For 70 years, this former American soldier sought to find the love of his life, who he had met during the occupation of Japan

Separated by life, two lovers were finally able to find each other 70 years after losing sight of each other.

History shows that many people have seen their destiny shattered by the horrors of war .

And love stories are no exception when armed conflicts and their ramifications separate people who love each other, leaving souls inconsolable and haunted by the memory of an unfinished romance.

Duane Mann experienced this trauma by having to give up the one he loved.

He finally finds the love of his life, 70 years after their separation
A veteran of the army, this 91-year-old American was forced to leave the love of his life in 1953, because of his military commitment, and he will have spent the rest of his life trying to find her.

This story begins at the turn of the 1950s when Duane, a naval officer, was stationed in Japan , then occupied by the Americans since the end of World War II.

At the time, he was a young man of 22 and found himself assigned to Tokyo’s Haneda International Airport, overseeing the Navy’s priority cargo there. At the same time, he also works as a repairman at the air force non-commissioned officers’ club in order to make ends meet.

In this establishment works a certain Peggy Yamaguchi, a beautiful Japanese woman with whom Duane quickly falls in love.

Love at first sight is then mutual and the two young lovebirds begin a relationship that becomes passionate. Very quickly, marriage becomes obvious to them.

But from 1952, the official date of the end of the American occupation in Japan, Duane could at any time be called back to the country and the couple would live with a sword of Damocles hanging over their heads.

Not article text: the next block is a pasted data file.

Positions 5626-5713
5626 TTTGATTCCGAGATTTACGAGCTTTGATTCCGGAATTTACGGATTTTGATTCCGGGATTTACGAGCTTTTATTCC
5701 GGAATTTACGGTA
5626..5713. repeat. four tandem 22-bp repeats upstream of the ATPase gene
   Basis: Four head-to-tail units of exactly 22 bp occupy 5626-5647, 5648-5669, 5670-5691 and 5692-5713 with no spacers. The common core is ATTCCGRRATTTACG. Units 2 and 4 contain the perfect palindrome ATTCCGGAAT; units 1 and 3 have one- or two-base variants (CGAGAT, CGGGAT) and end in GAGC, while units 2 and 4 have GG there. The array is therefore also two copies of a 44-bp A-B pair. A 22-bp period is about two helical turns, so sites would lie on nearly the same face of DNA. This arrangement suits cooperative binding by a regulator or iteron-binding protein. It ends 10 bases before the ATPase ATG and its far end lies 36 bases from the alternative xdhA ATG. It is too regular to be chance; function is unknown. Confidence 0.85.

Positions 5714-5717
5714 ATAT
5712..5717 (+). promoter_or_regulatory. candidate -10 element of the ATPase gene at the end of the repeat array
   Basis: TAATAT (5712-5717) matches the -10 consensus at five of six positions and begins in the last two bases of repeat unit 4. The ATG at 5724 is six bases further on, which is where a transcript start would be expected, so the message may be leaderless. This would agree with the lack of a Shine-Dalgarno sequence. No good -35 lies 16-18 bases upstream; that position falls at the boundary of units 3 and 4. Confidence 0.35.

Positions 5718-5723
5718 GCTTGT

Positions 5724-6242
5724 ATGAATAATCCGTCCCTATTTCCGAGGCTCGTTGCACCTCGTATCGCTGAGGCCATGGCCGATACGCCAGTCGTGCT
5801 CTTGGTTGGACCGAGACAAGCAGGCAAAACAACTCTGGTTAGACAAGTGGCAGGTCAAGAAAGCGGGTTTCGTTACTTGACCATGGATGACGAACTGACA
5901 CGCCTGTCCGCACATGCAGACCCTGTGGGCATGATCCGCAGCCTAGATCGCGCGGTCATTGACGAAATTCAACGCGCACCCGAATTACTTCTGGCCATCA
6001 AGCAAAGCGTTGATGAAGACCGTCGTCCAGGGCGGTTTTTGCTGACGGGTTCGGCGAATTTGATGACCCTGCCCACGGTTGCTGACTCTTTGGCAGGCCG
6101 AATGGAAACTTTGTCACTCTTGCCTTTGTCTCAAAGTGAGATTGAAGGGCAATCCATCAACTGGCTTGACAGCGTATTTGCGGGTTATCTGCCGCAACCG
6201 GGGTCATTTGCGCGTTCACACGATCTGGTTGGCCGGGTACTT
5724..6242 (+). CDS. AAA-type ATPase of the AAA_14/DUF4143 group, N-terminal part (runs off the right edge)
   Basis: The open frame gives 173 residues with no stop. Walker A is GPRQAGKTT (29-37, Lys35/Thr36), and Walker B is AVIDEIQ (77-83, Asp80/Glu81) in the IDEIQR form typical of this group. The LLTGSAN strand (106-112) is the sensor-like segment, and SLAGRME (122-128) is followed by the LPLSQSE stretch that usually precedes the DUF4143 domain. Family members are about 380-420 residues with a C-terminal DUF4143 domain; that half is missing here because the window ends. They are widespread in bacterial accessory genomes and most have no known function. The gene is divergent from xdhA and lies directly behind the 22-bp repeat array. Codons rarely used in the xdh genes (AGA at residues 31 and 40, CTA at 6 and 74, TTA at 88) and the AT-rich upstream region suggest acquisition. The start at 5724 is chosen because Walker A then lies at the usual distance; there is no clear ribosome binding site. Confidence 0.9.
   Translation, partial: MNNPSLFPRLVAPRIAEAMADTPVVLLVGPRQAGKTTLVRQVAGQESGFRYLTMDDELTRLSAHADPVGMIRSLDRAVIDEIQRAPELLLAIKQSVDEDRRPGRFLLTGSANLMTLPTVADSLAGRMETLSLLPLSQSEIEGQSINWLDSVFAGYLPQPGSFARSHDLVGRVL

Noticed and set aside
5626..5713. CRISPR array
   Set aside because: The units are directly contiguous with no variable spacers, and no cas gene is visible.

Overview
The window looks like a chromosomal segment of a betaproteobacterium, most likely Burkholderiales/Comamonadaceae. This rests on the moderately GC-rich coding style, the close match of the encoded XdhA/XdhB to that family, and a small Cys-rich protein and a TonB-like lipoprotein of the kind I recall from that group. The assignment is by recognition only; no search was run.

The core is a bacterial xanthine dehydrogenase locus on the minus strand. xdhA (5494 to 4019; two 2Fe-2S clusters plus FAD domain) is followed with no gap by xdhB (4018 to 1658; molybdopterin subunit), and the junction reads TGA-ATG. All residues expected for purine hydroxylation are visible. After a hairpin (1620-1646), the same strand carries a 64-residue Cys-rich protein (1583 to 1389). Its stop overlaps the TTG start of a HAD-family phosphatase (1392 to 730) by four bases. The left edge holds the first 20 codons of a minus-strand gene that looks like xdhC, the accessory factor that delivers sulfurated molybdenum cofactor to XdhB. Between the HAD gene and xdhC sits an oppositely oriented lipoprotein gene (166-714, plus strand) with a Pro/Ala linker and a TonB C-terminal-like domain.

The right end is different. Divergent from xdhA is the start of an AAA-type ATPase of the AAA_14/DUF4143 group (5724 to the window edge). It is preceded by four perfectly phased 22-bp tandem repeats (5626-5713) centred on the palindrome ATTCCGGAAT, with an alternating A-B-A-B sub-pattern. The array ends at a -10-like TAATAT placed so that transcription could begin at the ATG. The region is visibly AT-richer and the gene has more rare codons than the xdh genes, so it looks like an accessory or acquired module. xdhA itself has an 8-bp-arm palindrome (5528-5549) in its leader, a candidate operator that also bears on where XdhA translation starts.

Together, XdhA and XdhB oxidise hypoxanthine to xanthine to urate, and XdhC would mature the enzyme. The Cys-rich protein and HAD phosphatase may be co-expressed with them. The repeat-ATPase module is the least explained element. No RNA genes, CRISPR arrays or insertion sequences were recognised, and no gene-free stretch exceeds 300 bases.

And what had to happen happened… In June 1954, the young man received his demobilization order which meant that he should return to the United States as soon as possible.

He complies, leaving behind him Peggy, alone and a few weeks pregnant.

“ When I took the plane, I left a very unhappy daughter who was shedding a lot of tears ”, says the veteran in a Facebook post, published on May 2, 2022.

Returning to his native Iowa, Duane will then do everything to try to repatriate the woman of his life and the child she is carrying in the United States.

But nothing will go as planned, because his father spent all his savings while he was in Japan.

The two lovers will nevertheless continue to write to each other with the mad hope of meeting again one day. But this correspondence will stop abruptly a few weeks later.

Without news of his dear and tender for three months, Duane will finally receive a letter from Peggy, transmitted by his sister. The contents of the missive will then break his heart.

“ In this letter, Peggy informed me that she had married a soldier and that she had lost the baby (…) It was then that I discovered that my mother had burned all of Peggy’s letters because she didn’t want me to marry a Japanese woman .

A moving reunion
“ Completely destroyed ”, Duane then rebuilt his life as best he could and ended up meeting a woman who made him happy and with whom he married and then founded a family. However, his happiness was constantly haunted by the memory of Peggy. The simple idea that the latter could believe that he had abandoned her was indeed unbearable to him.

For 70 years, guilt gnawed at the veteran who tried to reconnect with his first love, to no avail.

Last year, he tried one last time to find her, with the help of his son, by posting a search notice on Facebook.

And the magic of social networks worked very quickly since a week later, a Canadian researcher, touched by Duane’s message, undertook research and ended up finding an old newspaper article, dating from 1956, which mentioned of the new life of a Japanese immigrant residing in Michigan. This woman was none other than Peggy!

Shortly after her marriage, Peggy – still alive and today aged 91 – had indeed emigrated to the United States with her husband and the couple had started a family there with 3 children, one of whom bore the first name …Duane.

For decades, Duane and Peggy therefore lived in almost neighboring states, without knowing it.

Informed, Duane went to Michigan, accompanied by his son, to visit Peggy and the reunion was very moving.

70 years later, Duane was finally able to tell Peggy the truth and tell her that he had never abandoned her.

” It was really a moment of liberation ,” said the nonagenarian who is now at peace with himself.

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